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BJT(npn) physical operation help!

  1. May 26, 2006 #1
    I just have a few questions on the physical operations of the BJT.

    1) Van Zeghbroeck's online book says, The carrier densities vary linearly between the boundary values as expected when using the assumption that no significant recombination takes place in the quasi-neutral regions. Why would the carrier density vary if there is no recombination. What causes the minority carriers to drop down in density as you move across the junction.

    2) If the excess minority carrier concentration is the highest at the EBJ and lowest at the CBJ then how does the majority of the electrons get collected at the collector? At the CBJ the electron density is only np0 not np0*e^VBE/VT? How does that work? I thought most of the injected electrons from the emitter is suppose to be collected by the collector?

    Thanks.
     
  2. jcsd
  3. May 26, 2006 #2
    The minority carriers density drops down because the excess minority carriers density drops down. In a diffusion process (from which the excess minority carriers originate) the probability to find a diffused particle at a specific distance from the source of the diffusion decreases with the growth of the distance.
    If you don't apply any voltage to the junctions, there will be no diffusion process and so the density of the carriers will be flat all across the base. When you polarize the junctions in forward active regime the electrons from the emitter will diffuse (causing the electron diffusion current) and the concentration of the carriers in the base will increase (more at places near the BE junction and less at places far from the BE junction) until the state of equilibrum described in that paragraf of the book is reached. At this point the diffusion is still going on but the amount of electrons that arrive in the base equals the amount of electrons that get collected at the BC junction (or dissapear from the base by other means that we ignored). Any electron that gets collected near the BC junction will be replaced by another one that is near it, the place of the second one will be taken by another one near it, and this chain process continues up to the BE junction where it gets replaced by an electron that comes from the emitter - this is why the graph of the carrier concentration doesn't change.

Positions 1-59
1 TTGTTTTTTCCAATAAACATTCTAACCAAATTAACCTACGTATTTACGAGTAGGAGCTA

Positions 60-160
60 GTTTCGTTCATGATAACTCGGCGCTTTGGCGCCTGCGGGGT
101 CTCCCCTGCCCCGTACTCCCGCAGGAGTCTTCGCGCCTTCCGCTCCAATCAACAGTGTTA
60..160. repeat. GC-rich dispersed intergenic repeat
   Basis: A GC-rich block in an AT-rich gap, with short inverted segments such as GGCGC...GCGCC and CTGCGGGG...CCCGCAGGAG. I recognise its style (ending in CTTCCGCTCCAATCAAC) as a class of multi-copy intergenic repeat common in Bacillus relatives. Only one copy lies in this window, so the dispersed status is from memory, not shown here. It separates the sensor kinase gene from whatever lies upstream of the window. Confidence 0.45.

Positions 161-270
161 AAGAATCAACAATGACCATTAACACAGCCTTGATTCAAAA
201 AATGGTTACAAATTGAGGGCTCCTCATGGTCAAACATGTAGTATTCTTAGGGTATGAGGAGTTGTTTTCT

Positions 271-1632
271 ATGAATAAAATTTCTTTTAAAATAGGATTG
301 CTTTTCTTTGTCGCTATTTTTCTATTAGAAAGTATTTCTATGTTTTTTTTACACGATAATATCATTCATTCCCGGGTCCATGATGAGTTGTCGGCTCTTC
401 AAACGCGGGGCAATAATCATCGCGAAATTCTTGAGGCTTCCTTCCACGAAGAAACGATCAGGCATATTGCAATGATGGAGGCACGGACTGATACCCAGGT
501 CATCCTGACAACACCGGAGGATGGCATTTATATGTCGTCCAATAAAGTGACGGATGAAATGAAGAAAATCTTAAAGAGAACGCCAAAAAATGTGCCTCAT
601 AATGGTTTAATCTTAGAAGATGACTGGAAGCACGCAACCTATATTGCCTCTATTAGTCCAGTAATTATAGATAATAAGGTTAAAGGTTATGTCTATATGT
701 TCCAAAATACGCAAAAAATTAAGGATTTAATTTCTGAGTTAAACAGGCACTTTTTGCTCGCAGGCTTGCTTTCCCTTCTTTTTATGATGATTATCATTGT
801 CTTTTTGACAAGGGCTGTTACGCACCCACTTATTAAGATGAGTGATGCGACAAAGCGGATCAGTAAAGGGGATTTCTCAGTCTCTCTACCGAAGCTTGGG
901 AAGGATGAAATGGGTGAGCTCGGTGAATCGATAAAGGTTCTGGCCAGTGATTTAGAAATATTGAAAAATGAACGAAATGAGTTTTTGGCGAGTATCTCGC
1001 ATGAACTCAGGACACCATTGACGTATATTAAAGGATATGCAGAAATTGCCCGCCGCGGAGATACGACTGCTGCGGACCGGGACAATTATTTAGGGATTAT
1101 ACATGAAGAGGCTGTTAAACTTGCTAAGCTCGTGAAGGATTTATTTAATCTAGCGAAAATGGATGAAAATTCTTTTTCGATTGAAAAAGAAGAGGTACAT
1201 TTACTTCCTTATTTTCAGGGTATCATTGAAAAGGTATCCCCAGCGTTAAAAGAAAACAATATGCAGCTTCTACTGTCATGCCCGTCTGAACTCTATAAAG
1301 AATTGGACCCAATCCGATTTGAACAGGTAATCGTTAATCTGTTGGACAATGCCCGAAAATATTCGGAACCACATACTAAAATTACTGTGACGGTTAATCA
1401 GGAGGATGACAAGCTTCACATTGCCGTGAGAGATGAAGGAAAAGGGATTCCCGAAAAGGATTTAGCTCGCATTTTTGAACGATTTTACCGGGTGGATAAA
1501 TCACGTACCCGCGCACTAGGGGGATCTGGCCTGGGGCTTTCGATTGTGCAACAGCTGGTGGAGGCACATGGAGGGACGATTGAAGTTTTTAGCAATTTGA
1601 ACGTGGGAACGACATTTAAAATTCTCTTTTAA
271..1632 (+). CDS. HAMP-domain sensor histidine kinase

There isn't the concentration at the BC junction or the concentration at the BE junction that determines the diffusion current but the difference between this concentrations. Diffusion is the natural tendency of gas particles (or other particles - electrons and holes in a semiconductor) to level their concentration. If the concentration is flat there is no diffusion.
     
  4. May 26, 2006 #3

    Gokul43201

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    This may be what anto said above, but simplistically speaking, the concentration gradient is what maintains equilibrium against a potential gradient. In "neutral" regions, the field is uniform and hence the potential gradient is linear. So, a linear concentration gradient is needed to reach equilibrium.